Video On Demand

Building Resilient Supply Chains: Enhancing Cooperation with India, Vietnam, and other Emerging Markets

July 19, 2022 • 8:00 – 9:30 am EDT

Please join the CSIS Economics Program, Ambassador Marc E. Knapper, and officials and experts from the United States, Japan, Vietnam, and India for a conversation on the role major emerging markets can play in supply chain resiliency initiatives.

Beginning with the collapse of US-China relations, and accelerated by the Covid-19 pandemic, building resilient, secure supply chains have become the economic security policy issue de jour. As possible alternative production platforms for multinational firms looking to move operations out of China, emerging markets will play a central role in any effective supply chain resiliency strategy. A recent CSIS Economics Program report, found that three major emerging markets—India, Vietnam, and Indonesia—are all attempting to take advantage of this new focus on supply chain resilience, while (to varying degrees) balancing the economic security risks posed by China’s rise. This public event will bring together officials from Washington, key allied capitals, and emerging markets to discuss the role of emerging markets in building resilient supply chains, where there has been success, and where barriers to deeper economic integration remain.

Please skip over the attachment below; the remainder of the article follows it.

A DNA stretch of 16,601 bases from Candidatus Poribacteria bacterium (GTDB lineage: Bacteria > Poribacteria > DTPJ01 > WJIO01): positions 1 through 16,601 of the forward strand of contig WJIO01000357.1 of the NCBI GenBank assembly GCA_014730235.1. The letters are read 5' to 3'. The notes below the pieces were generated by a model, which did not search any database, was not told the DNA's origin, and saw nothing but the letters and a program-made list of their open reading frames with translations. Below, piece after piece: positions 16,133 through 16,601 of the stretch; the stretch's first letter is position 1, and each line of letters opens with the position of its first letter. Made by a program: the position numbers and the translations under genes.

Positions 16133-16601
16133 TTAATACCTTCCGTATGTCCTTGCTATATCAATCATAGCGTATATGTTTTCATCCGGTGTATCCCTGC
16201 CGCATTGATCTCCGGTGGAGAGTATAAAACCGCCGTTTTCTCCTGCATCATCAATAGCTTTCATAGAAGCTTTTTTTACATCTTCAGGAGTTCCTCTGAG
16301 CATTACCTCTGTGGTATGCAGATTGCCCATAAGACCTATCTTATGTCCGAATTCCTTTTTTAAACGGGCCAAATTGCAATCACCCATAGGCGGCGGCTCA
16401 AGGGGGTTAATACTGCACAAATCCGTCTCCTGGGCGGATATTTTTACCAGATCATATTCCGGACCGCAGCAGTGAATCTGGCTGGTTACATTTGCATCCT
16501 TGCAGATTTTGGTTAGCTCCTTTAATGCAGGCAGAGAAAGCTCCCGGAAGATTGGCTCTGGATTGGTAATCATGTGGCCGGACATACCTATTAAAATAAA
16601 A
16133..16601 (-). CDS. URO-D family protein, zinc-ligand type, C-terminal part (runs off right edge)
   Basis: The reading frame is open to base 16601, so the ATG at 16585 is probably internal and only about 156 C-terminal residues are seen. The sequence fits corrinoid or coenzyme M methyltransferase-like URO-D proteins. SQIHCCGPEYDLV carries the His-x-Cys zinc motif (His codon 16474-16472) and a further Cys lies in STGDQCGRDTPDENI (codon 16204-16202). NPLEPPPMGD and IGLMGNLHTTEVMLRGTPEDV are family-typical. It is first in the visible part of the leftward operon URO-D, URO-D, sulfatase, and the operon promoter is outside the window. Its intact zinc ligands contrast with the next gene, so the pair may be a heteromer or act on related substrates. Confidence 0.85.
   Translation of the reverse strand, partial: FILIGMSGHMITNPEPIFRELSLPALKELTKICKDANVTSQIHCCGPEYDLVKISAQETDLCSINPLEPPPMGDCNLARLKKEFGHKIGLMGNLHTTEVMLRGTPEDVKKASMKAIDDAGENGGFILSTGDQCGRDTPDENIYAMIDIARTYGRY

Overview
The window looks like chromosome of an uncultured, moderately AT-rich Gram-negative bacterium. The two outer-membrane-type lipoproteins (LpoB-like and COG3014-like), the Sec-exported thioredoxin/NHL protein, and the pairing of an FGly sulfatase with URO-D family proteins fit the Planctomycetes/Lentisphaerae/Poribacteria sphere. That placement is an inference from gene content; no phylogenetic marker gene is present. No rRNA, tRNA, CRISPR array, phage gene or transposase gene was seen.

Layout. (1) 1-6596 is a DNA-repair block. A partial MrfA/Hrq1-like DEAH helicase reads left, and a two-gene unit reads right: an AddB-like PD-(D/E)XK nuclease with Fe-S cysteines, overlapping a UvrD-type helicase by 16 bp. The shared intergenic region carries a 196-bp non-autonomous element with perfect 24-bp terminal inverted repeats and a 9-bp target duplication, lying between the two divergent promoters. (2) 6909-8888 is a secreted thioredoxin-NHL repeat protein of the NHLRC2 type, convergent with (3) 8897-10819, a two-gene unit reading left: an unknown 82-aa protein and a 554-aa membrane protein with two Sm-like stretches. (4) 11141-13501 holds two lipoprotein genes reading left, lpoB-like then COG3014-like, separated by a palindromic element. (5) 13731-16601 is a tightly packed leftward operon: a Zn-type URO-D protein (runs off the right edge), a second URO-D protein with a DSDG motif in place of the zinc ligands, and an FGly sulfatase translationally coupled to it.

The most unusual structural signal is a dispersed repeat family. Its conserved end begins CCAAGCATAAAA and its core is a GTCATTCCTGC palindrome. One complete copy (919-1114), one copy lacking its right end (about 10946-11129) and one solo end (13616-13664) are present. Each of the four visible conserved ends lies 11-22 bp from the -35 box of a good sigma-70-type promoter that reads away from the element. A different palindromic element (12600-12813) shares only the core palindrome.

Keynote Address

Marc E. Knapper
U.S. Ambassador to Vietnam

Public Panel Discussion

Alexander Tatsis
Economic Section Chief, U.S. Consulate General, Ho Chi Minh City, Vietnam
Dhruva Jaishankar
Executive Director, Observer Research Foundation America, Washington, DC
Dr. Vo Thi Thuy Anh
Vice Rector, University of Economics, The University of Da Nang
Noriyoshi Fukuoka
Director for Supply Chain Resilience Initiative, Trade Policy Bureau, METI
Matthew P. Goodman
Senior Vice President for Economics, CSIS

This event is made possible through the generous support of member governments of the CSIS Allied Economic Forum.
Matthew P. Goodman

Matthew P. Goodman

Former Senior Vice President for Economics